Whole house water hammer

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theitguy

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Hello,

I am looking for advice. I am experiencing major water hammering issue near what I would consider the end of the system in my house where two upstairs bathrooms share a common wall. The hammering sound is happening on both hot and cold sides. The hammering can be triggered by almost any faucet or appliance in the house, upstairs or down; for example, the hammering sound is happening in the same place upstairs, if you are running the washing machine downstairs.


A little backstory:

We recently remodeled both bathrooms and replaced the shower values with new Moen valves. One of the showers used to have minor hammering when moving the lever from cold to hot, but this was minor, and no other fixtures or appliances in the house triggered any sort of hammering. The issue started after we replaced the valves, but I couldn’t tell you if it was exactly right after or shortly after replacement.


What I’ve tried so far:

· I’ve secured all pipes with pipe straps and shims in the entire house. No pipes are moving at this point. I even secured the water heater.

· I installed Sioux Chief mini arrestors on the upstairs toilets – no effect

· I installed a Sioux Chief mini arrestor on the riser running from the 1st to 2nd floor – no effect

· I checked the water pressure in the system – the pressure is in normal residential ranges

· Countless draining / refilling on the system to attempt to recharge air columns

· Checked for water logged air columns– those all seemed good, but I did not check the upstairs shower columns. The showers are the last outlets in the system.


Since the hammer is affecting the entire system, my current guess of why this is happening is because the pressure in the system drops when a faucet is being used, then recharges too quickly and bangs at the end of the system. Is this guess correct?

Is this something anyone has come across before or have any ideas on how to resolve?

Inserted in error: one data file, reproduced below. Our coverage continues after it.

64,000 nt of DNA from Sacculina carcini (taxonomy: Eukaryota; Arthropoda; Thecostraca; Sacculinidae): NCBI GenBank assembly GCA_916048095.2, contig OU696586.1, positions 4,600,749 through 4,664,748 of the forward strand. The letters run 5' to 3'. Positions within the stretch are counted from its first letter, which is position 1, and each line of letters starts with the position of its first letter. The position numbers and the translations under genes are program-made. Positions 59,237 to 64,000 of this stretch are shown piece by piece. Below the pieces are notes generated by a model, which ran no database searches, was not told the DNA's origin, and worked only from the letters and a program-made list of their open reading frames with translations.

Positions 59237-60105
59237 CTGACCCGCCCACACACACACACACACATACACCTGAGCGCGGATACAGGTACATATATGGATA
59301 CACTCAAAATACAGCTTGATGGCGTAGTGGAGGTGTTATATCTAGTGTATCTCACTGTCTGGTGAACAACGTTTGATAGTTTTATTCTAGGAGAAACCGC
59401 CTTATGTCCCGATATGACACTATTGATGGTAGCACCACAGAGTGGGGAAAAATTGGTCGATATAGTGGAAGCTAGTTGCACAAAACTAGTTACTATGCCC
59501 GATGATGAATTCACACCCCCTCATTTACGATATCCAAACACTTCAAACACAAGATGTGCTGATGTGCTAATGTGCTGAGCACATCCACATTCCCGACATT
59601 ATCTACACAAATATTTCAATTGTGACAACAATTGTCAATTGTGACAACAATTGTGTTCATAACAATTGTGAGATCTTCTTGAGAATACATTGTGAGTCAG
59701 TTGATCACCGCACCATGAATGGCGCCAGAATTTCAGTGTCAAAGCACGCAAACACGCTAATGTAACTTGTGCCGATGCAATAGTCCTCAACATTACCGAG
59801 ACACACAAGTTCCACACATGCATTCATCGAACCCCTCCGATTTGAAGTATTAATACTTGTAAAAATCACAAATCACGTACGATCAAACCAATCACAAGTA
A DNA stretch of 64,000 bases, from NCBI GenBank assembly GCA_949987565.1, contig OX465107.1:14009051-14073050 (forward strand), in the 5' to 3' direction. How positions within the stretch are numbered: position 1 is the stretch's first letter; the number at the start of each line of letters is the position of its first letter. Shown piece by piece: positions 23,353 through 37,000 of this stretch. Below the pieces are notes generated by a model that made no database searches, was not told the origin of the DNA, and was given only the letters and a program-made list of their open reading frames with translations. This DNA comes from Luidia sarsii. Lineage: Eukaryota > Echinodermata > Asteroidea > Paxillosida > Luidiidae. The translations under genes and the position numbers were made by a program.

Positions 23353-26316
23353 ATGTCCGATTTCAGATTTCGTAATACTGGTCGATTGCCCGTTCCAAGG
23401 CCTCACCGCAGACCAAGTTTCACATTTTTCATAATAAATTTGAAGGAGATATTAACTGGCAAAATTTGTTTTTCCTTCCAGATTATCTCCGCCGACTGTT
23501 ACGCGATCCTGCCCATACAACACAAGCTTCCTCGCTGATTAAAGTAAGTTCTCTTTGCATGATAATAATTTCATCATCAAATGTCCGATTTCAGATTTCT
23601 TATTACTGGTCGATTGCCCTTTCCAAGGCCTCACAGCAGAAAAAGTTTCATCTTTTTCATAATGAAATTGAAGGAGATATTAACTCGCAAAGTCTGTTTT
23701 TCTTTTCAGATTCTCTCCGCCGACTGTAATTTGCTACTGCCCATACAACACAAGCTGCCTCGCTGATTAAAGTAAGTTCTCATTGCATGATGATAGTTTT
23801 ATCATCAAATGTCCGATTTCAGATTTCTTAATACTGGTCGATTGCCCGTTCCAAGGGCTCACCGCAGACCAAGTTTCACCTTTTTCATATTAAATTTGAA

Jadnashua

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A water hammer occurs when you stop the flow...inertia of the water wants to keep that flow going, and when it hits a closed valve...that energy is transferred to the pipes and can literally hammer it into something. If it's happening throughout the house with any flow all of the time while they are running (not just when you shut something off), it's more likely a shutoff valve with a washer that is loose. The flow moves the washer, shutting water off, it falls back, letting water flow, and repeats itself. It can happen fast enough so that it's hard to tell the flow is fluctuating. Make sure that the main shutoff is fully open and test that it actually shuts off. This typically would only apply to a valve you have to twist open or closed. The better choice for this shutoff would be a full-port ball valve that doesn't have a conventional washer and a seat.

Does this happen with no flow? If you have a closed system and do not have an expansion tank (or the tank has failed), the expanding water can sometimes 'jump' past the check valve when the pressure rises, then it shuts again. You might want to buy a pressure gauge and watch it while the noise is occurring. IF it's spiking, that can be informative.

Do you have a pressure reduction valve (PRV) in the house? That might be the source of the problem. Less common, is some debris in the line that is bouncing around, acting like a plug, similar to a fluttering washer. Then again, it could be something else I'm not familiar with.
 

theitguy

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Thanks for your reply. The noise only happens when shutting off a faucet, toilet stops filling, etc. One thing I have noticed is that if I have two faucets running on the same line (cold or hot), and I shut off one of the faucets, the hammering does not happen. Shut off the second faucet and it will.

I do not have a pressure reduction valve in the house.

If there isdebris in the line, what would be the best way to flush it out? Could I remove the valve stems of my upstairs showers and run the water through?
 
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